My love affair with long distance trails began back in 2012 when I walked the Camino de Santiago as a non-religious pilgrim. That year more than 250,000 people walked the route. This year it was closer to 280,000. For whatever reasons, people are becoming attracted to these ancient paths in ever increasing numbers. Here, in reverse order, are the ones I’ve enjoyed the most.
8) – St Hilda’s Way. (North Yorkshire, England) Opened last summer. Forty three miles starting from the beautiful village church of Hinderwell in North Yorkshire where St Hilda herself brought forth water on her way to Whitby. The route crosses the moors and takes in a number of lovely country churches all associated with Hilda. It finishes among the ruins of Whitby Abbey perched high on the clifftop – also the setting for a memorable scene in Bram Stoker’s Dracula. Walk here at night and you’re likely to come across a few Goths soaking up the atmosphere.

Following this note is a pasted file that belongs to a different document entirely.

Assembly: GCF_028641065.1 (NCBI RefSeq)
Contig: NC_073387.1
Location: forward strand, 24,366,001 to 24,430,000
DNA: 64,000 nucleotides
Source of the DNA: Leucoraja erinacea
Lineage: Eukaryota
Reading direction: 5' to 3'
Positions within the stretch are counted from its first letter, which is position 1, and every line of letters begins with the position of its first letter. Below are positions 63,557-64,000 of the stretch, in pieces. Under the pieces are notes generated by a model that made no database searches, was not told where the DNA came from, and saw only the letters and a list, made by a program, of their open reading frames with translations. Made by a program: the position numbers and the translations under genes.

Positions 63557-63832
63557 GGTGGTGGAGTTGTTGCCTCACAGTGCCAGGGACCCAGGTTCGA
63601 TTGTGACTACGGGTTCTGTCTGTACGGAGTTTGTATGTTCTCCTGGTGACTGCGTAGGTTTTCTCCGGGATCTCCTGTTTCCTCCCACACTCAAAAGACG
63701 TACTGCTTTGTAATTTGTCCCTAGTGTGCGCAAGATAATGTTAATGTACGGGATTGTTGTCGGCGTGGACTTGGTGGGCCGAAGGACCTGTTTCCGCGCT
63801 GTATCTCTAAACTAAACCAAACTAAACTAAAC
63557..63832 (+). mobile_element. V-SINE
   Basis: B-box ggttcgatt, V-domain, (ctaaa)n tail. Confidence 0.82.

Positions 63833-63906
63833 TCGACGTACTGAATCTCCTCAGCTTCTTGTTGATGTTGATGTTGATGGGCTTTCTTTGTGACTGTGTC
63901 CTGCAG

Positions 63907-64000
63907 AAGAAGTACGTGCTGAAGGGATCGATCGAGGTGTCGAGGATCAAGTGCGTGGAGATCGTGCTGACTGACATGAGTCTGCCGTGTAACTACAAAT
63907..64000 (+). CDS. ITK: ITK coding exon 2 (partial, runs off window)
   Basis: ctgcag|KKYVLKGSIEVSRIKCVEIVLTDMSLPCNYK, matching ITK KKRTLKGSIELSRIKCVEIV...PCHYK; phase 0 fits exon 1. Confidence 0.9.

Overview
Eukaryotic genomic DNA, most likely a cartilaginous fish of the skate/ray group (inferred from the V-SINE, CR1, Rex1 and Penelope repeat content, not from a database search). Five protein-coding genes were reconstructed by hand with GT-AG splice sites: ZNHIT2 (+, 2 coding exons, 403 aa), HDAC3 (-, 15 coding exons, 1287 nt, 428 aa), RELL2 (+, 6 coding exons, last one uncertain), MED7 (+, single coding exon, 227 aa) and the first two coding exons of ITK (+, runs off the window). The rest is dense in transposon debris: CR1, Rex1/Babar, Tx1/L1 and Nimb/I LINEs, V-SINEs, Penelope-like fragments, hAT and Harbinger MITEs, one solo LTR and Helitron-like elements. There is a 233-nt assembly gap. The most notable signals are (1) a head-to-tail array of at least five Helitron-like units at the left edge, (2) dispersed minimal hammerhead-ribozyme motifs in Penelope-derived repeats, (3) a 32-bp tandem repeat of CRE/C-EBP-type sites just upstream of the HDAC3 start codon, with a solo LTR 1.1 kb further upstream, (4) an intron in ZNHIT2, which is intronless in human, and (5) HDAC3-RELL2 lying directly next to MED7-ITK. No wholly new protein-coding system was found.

7) – The White Horse Trail. (Wiltshire, England) Not strictly a pilgrimage but this 90 mile path through Wiltshire takes in eight giant horses cut into the chalk downs . The spiritual element – if that’s what you’re after – comes from passing through Avebury Stone Circle – a truly impressive feat of Neolithic engineering that for my money outshines Stonehenge. The Druids may have practised here long after the great circle of Sarsen stones was constructed for some other long-forgotten purpose but that doesn’t stop their modern day descendants celebrating here – most celebrations seem to involve copious quantities of alcohol.